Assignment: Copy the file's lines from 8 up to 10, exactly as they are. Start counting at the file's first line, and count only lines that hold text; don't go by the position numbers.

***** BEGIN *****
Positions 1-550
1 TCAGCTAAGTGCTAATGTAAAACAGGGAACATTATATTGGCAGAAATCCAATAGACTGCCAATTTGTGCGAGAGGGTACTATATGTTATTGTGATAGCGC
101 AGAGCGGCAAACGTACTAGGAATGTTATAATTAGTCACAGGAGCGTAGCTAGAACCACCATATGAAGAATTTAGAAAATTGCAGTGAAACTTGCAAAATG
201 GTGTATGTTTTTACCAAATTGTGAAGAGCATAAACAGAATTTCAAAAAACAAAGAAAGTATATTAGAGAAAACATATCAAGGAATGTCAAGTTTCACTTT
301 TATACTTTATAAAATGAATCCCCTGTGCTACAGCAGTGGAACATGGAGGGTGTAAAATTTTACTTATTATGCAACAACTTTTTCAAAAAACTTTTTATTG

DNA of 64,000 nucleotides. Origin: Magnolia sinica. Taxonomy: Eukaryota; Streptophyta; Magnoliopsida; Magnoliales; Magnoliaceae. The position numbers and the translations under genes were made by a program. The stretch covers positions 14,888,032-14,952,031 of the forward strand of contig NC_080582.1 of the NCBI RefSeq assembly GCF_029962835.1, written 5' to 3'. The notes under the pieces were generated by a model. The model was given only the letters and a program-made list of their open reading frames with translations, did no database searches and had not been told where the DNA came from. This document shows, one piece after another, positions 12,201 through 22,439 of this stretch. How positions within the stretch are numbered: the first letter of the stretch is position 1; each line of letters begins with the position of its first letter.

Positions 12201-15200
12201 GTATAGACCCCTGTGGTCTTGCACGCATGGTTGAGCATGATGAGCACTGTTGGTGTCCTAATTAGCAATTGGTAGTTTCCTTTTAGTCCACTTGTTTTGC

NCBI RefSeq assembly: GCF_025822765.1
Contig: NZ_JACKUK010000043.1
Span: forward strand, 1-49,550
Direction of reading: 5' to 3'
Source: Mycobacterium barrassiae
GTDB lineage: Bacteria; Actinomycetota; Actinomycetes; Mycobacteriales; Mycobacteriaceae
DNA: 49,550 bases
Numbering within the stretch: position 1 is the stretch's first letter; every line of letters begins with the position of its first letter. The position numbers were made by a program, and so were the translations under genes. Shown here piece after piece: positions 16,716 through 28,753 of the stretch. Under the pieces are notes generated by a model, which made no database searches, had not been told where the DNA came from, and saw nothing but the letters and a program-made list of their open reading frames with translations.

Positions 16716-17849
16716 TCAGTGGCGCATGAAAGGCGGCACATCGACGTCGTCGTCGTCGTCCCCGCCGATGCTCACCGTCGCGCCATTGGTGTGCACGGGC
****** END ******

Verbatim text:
12201 GTATAGACCCCTGTGGTCTTGCACGCATGGTTGAGCATGATGAGCACTGTTGGTGTCCTAATTAGCAATTGGTAGTTTCCTTTTAGTCCACTTGTTTTGC

NCBI RefSeq assembly: GCF_025822765.1
Contig: NZ_JACKUK010000043.1